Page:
Resources All About You Podcasts

All About You: Your safety meetings don’t have to be boring

Richard Hawk

EDITOR’S NOTE: Motivating employees to work safely is part of the safety professional’s job. But who motivates the motivator? In this monthly column, veteran safety pro and professional speaker Richard Hawk offers his entertaining brand of wisdom to inspire safety pros to perform at their best.

My father-in-law, a retired pipefitter, once told me he loved weekly safety meetings. That surprised me, because people usually tell me the opposite. His reason? “I get a chance to take a nice after-lunch nap!”

His answer made me laugh but, unfortunately, boredom and safety meetings/presentations are grouped together like butter and popcorn. Please don’t get mad at me for saying this, but the reputation is deserved. I’ve sat through hundreds of safety sessions. Some have been delightful and mind-expanding, but most haven’t. To be blunt – they were boring.

The good news: Your safety meetings, presentations and trainings can be the exception. But you have to take the time to develop what professional speakers refer to as “platform skills.”

Here are three platform skill tips:

Make eye contact

My experience on stage, whether in front of three carpenters or 1,500 safety pros, has given me this insight: How you look at your audience has a profound impact on whether each member enjoys and accepts your safety message or ignores it. Too often, the “material” seems to matter more than the people we’re explaining it to.

Look at your audience one person at a time. Don’t quickly scan the room. Look at each person for a moment as you would if you were talking to them at a dinner party. There’s no set pattern to who you look at, but when you do make eye contact with someone, make it focused in the sense that, for a moment, the person you’re looking at is receiving a personal message from you.

Remember, each audience is different

When I was a full-time access safety trainer at a nuclear power facility, I gave a respiratory protection training class every Wednesday. It was a challenge to stay inspired to make the topic fun.

But I believe I did so most of the time. One thing I told myself to keep me feeling excited about the training was that even though I’d presented it many times, each new class meant a new audience. So, my jokes and metaphors would be new to the workers and could make a difference in how they performed on the job. It also meant I could act as if what I was delivering was new to me, too.

How can you do that? By conveying as much natural energy as you can and acting as if this is the first time you’re presenting the material. Move around a lot – not so much that you seem phony, but enough to show you’re excited about what you’re doing. Don’t focus solely on making sure you deliver everything you’ve planned; instead, work on connecting with your audience.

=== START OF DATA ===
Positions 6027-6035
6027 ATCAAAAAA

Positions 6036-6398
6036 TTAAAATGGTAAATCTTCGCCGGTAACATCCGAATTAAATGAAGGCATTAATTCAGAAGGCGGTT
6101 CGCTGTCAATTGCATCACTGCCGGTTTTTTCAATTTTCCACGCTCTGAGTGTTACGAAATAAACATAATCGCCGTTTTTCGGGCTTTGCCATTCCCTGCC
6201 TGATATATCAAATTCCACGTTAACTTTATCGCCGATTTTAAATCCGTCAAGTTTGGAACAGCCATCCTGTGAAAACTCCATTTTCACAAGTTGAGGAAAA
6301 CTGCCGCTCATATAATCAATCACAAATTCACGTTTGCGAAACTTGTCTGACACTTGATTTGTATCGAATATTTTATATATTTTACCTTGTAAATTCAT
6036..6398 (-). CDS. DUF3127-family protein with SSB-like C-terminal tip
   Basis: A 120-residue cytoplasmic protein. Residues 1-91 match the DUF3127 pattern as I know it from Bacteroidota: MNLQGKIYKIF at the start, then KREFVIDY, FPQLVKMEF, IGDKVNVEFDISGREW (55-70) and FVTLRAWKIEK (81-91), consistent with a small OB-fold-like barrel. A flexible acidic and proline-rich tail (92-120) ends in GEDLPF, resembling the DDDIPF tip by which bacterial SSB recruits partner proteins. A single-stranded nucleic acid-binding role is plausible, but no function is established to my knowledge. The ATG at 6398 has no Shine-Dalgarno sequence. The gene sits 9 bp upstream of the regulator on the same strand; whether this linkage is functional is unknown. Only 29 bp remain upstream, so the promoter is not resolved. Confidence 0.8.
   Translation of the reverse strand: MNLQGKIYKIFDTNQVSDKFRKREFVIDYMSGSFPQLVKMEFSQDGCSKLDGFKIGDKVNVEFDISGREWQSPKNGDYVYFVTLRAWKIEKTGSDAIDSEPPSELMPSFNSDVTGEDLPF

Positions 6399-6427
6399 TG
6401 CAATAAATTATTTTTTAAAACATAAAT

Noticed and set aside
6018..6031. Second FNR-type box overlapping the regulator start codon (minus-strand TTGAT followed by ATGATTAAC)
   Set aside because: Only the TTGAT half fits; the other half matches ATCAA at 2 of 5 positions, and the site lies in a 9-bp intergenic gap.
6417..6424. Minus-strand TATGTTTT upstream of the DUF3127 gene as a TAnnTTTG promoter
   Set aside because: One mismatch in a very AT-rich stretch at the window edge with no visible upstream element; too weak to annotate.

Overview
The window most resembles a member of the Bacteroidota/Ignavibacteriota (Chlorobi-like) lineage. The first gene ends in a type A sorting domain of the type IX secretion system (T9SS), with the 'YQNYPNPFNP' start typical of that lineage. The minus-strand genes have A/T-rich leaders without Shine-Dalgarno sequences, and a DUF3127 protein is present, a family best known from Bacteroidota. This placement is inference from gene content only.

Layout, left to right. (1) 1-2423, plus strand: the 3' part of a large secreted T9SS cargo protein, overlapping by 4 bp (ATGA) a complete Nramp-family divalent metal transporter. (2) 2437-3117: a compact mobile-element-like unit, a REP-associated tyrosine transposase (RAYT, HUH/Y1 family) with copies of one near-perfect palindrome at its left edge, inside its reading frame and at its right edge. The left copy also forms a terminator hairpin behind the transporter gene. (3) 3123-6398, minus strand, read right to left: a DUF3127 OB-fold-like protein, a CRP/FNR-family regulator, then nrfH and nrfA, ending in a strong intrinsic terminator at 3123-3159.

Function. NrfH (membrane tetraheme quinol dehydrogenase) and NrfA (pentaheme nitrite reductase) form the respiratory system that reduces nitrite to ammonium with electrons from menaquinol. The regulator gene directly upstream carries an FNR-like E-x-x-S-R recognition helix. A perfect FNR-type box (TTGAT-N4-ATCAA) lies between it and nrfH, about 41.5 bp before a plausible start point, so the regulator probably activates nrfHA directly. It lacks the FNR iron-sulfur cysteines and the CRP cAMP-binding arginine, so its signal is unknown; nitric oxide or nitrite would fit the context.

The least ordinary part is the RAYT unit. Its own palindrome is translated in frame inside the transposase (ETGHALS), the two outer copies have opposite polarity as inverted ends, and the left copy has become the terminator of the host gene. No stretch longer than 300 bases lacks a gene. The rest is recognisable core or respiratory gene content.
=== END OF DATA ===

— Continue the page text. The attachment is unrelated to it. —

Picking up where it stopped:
Try new things

One reason safety meetings have a reputation for being boring is because they’re so predictable. So, when you add something unusual to the mix, it spurs interest and adds freshness to the meeting for both you and your audience.

I often start my keynotes with an intriguing question or unusual slide. You can do the same at your safety meetings. Here’s an example: While I was hosting safety meetings for construction workers on reducing risks and not taking shortcuts, I displayed a slide or picture of a weasel before the meeting started. Invariably, someone would ask me about the weasel. I wouldn’t tell them what it was about until the meeting started, but it was proof my weasel slide was successful in arousing interest.

My introduction of the topic included a description of how wily and vicious weasels are as predators. I would then segue into a correlation between weasels and tricky risks. I had fun using this unusual metaphor, and I believe my audiences didn’t find it boring because it was an unusual twist on a common safety subject. So why not use your creative juices and develop ways to liven up your safety meetings? That way, nobody will be taking a nap.

This article represents the views of the author and should not be construed as a National Safety Council endorsement.

Richard Hawk helps leaders inspire employees to care more about their safety and health so “nobody gets hurt.” He also has a long history of success getting safety leaders to increase their influence and make safety fun. For more than 35 years, Richard’s safety keynotes, training sessions, books and “Safety Stuff” e-zine have made a positive difference in the safety and health field. Learn more about how Richard can improve your employees’ safety performance at

Podcast page

Listen on Soundcloud or Stitcher

Subscribe to the podcast feed in iTunes

Post a comment to this article

Safety+Health welcomes comments that promote respectful dialogue. Please stay on topic. Comments that contain personal attacks, profanity or abusive language – or those aggressively promoting products or services – will be removed. We reserve the right to determine which comments violate our comment policy. (Anonymous comments are welcome; merely skip the “name” field in the comment box. An email address is required but will not be included with your comment.)